miun.sePublications
Change search
CiteExportLink to record
Permanent link

Direct link
Cite
Citation style
  • apa
  • ieee
  • modern-language-association-8th-edition
  • vancouver
  • Other style
More styles
Language
  • de-DE
  • en-GB
  • en-US
  • fi-FI
  • nn-NO
  • nn-NB
  • sv-SE
  • Other locale
More languages
Output format
  • html
  • text
  • asciidoc
  • rtf
Implementation of digital design and solid free-form fabrication for customization of implants in trauma orthopaedics
Mid Sweden University, Faculty of Science, Technology and Media, Department of Engineering and Sustainable Development.
Mid Sweden University, Faculty of Science, Technology and Media, Department of Engineering and Sustainable Development.ORCID iD: 0000-0001-5954-5898
Mid Sweden University, Faculty of Science, Technology and Media, Department of Engineering and Sustainable Development.
2012 (English)In: Journal of medical and biological engineering, ISSN 1609-0985, Vol. 32, no 2, 91-96 p.Article in journal (Refereed) Published
Abstract [en]

Bone plates for the fixation of complex fractures in proximity to joints often have to be reshaped to follow the bone contour. Good adhesion of the screws in areas where the bone is osteoporotic is also a challenge. One possible solution to these issues is to tailor-make plates by creating a digital three-dimensional model of the fracture from a computed tomography (CT) scan, digitally reducing the fracture, designing a plate, and finally manufacturing it directly from the digital model with solid free-form fabrication (SFF) technology. This study designs a custom plate for a distal tibia fracture, and investigates and refines the procedure from the CT scan to the final implant, with the aim of making it usable in trauma orthopaedics. The bone plate is manufactured using electron beam melting (EBM) technology. The challenges of bone plate design using digitalization and SFF are discussed. The virtual models created by the engineer while digitally reducing the fracture and modeling the plate are valuable for the physician while planning the surgery. A combination of surgery planning and digital plate design improves the surgeon's preparations and ensures correspondence between the plan and the designed implant. The proposed procedure, with the approximate required time in brackets, includes the separation of bone in the DICOM file (60 min), the reduction of fracture (5-30 min), revision (30 min), modelling of the plate (30-120 min), confirmation (30 min), manufacturing with SFF (10 h), post-processing (60 min), and finally cleaning and sterilization (90 min). The whole procedure requires about three working days.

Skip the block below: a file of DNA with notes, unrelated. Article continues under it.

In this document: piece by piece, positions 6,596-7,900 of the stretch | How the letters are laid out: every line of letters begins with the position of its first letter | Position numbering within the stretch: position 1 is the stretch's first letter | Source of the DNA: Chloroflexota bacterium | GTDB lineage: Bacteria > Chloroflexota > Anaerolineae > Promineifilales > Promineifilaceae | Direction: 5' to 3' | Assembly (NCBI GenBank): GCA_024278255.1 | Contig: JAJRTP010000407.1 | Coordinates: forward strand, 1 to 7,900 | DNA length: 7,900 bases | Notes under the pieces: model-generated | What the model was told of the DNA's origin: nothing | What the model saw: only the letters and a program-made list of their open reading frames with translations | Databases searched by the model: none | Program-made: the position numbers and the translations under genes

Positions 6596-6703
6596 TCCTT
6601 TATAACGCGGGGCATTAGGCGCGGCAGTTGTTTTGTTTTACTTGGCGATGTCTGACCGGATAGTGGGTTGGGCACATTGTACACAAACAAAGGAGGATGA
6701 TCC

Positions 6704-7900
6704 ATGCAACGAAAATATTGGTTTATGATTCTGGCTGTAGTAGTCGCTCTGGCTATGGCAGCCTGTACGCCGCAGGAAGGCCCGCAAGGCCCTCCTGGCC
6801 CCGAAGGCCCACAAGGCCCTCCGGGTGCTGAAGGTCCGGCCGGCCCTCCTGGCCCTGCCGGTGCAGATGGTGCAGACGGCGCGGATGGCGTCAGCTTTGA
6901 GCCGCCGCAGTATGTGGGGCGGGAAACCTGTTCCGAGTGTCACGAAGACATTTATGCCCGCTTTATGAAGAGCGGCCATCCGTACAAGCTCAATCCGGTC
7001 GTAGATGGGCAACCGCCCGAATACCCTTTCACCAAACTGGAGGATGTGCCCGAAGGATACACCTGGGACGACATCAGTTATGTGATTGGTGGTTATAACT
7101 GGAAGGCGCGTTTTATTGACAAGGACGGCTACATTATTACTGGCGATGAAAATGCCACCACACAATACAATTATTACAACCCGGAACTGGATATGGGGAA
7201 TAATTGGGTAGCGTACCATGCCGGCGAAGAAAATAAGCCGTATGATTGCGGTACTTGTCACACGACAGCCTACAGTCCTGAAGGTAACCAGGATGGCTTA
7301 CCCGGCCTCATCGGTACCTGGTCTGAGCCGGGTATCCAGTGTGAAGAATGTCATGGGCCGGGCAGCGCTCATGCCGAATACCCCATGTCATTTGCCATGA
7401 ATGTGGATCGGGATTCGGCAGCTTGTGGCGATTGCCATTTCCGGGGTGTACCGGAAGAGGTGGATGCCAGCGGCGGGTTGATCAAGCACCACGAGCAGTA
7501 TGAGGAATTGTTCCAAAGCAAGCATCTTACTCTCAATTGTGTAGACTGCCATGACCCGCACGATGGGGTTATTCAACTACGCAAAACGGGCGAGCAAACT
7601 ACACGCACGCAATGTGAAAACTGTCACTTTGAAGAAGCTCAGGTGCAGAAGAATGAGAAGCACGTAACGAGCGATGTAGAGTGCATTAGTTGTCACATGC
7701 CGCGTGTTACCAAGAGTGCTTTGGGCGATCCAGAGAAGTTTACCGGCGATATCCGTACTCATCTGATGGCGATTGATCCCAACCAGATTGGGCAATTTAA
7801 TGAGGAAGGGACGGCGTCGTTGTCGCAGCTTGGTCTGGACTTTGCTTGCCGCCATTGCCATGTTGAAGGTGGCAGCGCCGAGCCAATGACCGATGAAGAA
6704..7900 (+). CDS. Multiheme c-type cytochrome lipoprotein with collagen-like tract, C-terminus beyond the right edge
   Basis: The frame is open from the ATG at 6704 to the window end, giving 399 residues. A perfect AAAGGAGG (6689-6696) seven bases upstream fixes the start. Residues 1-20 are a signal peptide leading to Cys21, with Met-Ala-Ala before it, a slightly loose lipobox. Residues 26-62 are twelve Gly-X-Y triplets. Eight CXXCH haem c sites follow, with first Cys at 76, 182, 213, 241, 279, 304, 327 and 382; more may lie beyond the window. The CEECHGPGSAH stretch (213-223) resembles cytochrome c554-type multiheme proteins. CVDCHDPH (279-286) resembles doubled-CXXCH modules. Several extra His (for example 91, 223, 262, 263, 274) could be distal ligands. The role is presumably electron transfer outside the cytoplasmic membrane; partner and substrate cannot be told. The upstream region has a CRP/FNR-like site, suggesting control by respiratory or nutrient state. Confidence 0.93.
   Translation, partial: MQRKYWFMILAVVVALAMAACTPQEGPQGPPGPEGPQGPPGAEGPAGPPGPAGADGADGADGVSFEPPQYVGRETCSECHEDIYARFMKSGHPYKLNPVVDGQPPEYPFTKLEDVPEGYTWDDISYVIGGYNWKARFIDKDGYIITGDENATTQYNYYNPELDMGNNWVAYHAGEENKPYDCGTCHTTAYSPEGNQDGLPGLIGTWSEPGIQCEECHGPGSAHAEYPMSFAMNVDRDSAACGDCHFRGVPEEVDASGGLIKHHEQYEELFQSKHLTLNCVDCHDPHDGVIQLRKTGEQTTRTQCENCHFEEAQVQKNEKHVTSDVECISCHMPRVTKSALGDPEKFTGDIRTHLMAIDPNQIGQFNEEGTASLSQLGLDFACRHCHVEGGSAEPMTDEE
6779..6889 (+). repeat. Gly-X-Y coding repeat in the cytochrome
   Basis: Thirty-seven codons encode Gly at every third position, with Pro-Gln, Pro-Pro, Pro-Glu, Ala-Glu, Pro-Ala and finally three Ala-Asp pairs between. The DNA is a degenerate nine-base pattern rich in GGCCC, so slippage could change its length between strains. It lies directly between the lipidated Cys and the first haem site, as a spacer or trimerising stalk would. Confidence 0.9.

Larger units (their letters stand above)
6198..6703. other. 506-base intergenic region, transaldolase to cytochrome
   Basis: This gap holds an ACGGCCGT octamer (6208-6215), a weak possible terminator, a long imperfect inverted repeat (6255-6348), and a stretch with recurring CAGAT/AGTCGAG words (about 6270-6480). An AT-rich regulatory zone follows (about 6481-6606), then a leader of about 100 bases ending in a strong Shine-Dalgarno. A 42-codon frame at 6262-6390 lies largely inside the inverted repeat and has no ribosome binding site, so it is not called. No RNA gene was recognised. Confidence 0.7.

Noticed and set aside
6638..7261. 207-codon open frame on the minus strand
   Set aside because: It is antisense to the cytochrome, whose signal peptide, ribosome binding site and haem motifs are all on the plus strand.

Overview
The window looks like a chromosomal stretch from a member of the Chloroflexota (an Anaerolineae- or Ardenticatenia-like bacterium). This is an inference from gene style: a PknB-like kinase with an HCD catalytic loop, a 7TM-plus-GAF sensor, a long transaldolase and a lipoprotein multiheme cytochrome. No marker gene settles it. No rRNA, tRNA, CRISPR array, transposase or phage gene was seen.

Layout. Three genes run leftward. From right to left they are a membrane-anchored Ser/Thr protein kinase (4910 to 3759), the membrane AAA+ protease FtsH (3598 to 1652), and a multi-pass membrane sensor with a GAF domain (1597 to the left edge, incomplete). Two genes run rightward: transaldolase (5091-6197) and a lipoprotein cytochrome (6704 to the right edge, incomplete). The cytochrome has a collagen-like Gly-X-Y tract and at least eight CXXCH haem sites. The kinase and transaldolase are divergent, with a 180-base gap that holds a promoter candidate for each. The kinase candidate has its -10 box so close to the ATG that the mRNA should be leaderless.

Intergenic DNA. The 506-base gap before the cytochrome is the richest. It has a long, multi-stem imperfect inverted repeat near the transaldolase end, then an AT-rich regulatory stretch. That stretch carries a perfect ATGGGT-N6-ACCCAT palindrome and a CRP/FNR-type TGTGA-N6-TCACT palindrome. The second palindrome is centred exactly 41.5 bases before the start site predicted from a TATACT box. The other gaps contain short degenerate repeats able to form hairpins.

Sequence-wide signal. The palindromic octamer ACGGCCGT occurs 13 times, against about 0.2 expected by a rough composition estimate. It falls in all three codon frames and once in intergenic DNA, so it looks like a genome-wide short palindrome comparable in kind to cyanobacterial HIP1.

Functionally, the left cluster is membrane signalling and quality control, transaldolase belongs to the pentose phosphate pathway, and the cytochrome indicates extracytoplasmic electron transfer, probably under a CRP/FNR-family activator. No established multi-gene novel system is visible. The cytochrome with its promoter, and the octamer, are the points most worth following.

Place, publisher, year, edition, pages
2012. Vol. 32, no 2, 91-96 p.
Keyword [en]
Bone plate; Electron beam melting; Orthopaedic implant; Solid free-form fabrication; Trauma
National Category
Biomedical Laboratory Science/Technology
Identifiers
URN: urn:nbn:se:miun:diva-14393DOI: 10.5405/jmbe.883ISI: 000303147300003Scopus ID: 2-s2.0-84864007060OAI: oai:DiVA.org:miun-14393DiVA: diva2:436655
Available from: 2011-08-24 Created: 2011-08-24 Last updated: 2014-09-15Bibliographically approved